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November 11, 2000 to January 7, 2001

Jewels of Mind and Mentality: Fifty Years of Avant-Garde Dutch Jewelry

Part of an international tour, Jewels of Mind and Mentality’s only U.S. venue is at the Philadelphia Art Alliance. A total of 384 pieces of art for the body by 24 Dutch artists will be displayed in the Main (second-floor) Galleries and the Third Floor Gallery from November 11, 2000 through January 7, 2001.

An illustrated, color catalogue published by Museum Het Kruithuis is available for $35 at the Philadelphia Art Alliance.

Jewels of Mind and Mentality has been organized by Museum Het Kruithuis, a contemporary art museum in s’-Hertogenbosch, The Netherlands. Most of the objects have been acquired for this travelling exhibition as well as for its permanent collection.

Jewels of Mind and Mentality contextualizes the work of leading Dutch jewelry designers within the larger scope of international art movements such as Russian Constructivism, Pop Art and Body Art. These movements prompted Dutch artists to distance themselves from traditional "precious decoration" jewelry.

The earliest shift away from the model of artisan-as-goldsmith began in the early 1950s in the work of Esther Stuart-Hudig, Chris Steenbergen, and Archibald Dumbar. Their interests in form and concept rather than technical mastery were rooted in current Constructivist theory, in particular that of Russian sculptors Anton Pevsner and Naum Gabo, who emphasized the spatial relationships of their organic forms, which were made from new, synthetically produced materials such as plastic and Plexiglas.

A second generation of pioneering artists, later termed the "Dutch Smooth" group, extended these concepts by treating jewelry as something that could be produced serially. Common industrial materials such as aluminum and rubber were redefined to emphasize certain parts of the body. Hans Appenzeller, Gijs Bakker, and Emmy van Leersum’s "impersonal," serialized treatment of the ornament broke decisively with the notion of jewelry as a unique and precious object. The formal elements of design -- the most important components for the previous generation -- were pushed further and combined with the Dutch Smooth’s interest in conceptual framework.

During the 1970s American artists Vito Acconci and Bruce Nauman were influential figures for Dutch jewelry designers. Acconci’s and Nauman’s "body art" videotaped performances, in which they manipulated their own bodies for the camera, underscored the message that, for Dutch designers, the body was inseparable from the meaning of the object designed for it. Artists like Philip Sajet, Herman Hermsen, and Dinie Besems created jewelry that was meant to act upon the body rather than to have the body act a structural support for the object. The work was to be an "envelope" for the active viewer, who transformed his/her body into an image by inserting it into the space encompassed by the work of art. At the same time, taking their cue from Pop Art and its embrace of mass culture, Dutch designers began incorporating Readymade (found) objects and everyday materials into their work. Maria Hees, for example, used hairbrushes and other functional objects to create brooches.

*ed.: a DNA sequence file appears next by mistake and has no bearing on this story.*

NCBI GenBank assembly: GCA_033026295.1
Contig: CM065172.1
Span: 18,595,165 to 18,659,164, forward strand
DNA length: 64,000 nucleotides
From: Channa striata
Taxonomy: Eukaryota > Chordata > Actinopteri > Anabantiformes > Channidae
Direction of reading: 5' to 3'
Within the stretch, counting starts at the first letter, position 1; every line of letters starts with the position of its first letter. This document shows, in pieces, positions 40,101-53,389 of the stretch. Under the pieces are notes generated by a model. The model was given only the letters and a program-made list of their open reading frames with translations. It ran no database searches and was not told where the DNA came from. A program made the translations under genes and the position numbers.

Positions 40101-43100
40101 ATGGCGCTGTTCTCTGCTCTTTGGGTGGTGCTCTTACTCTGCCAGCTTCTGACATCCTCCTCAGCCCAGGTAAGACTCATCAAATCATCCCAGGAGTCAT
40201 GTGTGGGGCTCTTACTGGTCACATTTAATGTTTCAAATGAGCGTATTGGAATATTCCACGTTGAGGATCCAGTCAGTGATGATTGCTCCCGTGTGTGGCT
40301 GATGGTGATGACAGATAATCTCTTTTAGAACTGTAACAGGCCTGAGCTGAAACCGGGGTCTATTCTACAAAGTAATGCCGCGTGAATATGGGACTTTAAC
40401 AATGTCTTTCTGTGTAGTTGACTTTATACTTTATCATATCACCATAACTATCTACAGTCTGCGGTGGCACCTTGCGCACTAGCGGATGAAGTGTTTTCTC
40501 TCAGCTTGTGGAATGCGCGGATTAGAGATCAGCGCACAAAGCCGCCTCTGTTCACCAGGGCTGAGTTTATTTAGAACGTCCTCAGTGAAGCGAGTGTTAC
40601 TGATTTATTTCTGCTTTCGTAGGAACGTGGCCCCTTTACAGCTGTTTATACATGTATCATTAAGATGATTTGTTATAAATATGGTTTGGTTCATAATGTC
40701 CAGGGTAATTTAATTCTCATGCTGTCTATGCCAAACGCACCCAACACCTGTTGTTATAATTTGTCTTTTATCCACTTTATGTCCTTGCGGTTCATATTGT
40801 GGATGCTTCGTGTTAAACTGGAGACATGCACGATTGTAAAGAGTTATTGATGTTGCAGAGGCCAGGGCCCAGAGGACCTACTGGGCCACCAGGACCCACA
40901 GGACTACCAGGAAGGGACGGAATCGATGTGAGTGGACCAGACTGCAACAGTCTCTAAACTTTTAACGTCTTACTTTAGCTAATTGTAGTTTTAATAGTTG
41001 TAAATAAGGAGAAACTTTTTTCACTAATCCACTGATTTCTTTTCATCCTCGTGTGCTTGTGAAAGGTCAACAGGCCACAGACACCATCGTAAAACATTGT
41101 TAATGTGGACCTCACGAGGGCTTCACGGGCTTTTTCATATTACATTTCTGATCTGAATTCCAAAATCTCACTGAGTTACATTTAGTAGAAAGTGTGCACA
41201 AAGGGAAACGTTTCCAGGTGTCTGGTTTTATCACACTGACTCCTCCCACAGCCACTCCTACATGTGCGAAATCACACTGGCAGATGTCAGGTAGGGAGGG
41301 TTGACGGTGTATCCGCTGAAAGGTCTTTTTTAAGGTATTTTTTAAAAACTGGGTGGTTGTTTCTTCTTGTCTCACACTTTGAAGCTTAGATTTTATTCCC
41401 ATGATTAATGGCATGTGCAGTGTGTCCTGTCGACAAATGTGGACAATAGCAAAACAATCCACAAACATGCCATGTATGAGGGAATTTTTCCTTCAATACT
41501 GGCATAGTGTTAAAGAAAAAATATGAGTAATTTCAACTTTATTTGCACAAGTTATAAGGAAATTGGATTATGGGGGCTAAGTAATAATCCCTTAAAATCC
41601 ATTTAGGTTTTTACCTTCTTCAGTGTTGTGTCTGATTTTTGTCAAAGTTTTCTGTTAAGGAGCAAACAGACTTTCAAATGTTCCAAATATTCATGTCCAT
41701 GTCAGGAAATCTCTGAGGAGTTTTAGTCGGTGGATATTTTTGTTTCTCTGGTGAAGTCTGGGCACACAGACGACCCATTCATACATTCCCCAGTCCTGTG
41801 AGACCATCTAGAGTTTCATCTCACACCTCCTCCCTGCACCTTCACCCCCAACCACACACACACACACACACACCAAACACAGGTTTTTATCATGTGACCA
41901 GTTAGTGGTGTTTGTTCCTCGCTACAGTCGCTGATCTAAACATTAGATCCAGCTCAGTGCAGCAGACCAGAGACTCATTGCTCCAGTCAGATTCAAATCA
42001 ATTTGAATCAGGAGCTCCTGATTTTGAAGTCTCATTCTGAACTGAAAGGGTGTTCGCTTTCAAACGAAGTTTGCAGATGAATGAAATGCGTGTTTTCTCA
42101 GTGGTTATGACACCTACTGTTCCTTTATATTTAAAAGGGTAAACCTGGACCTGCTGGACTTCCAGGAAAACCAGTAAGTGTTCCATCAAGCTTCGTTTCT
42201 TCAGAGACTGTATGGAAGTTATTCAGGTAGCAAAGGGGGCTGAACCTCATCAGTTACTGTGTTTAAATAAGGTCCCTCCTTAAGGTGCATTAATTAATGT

Reaction against the influential "Dutch Smooth" group came in 1980s when a sculptural approach to one-of-a-kind works became the predominant mode of working. Artists such as Onno Boekhoudt, Ruudt Peters, Marion Herbst, and LAM de Wolf emphasized the need for one-of-a-kind objects that expressed the artist’s sensibility. This renewed emphasis on originality was accompanied by an interest in experimenting with an unorthodox treatment of materials. LAM de Wolf, for instance, draped a series of painted silk chains over the wearer’s back. Innovation became the criteria for a new generation of artists.

Tags: jewelry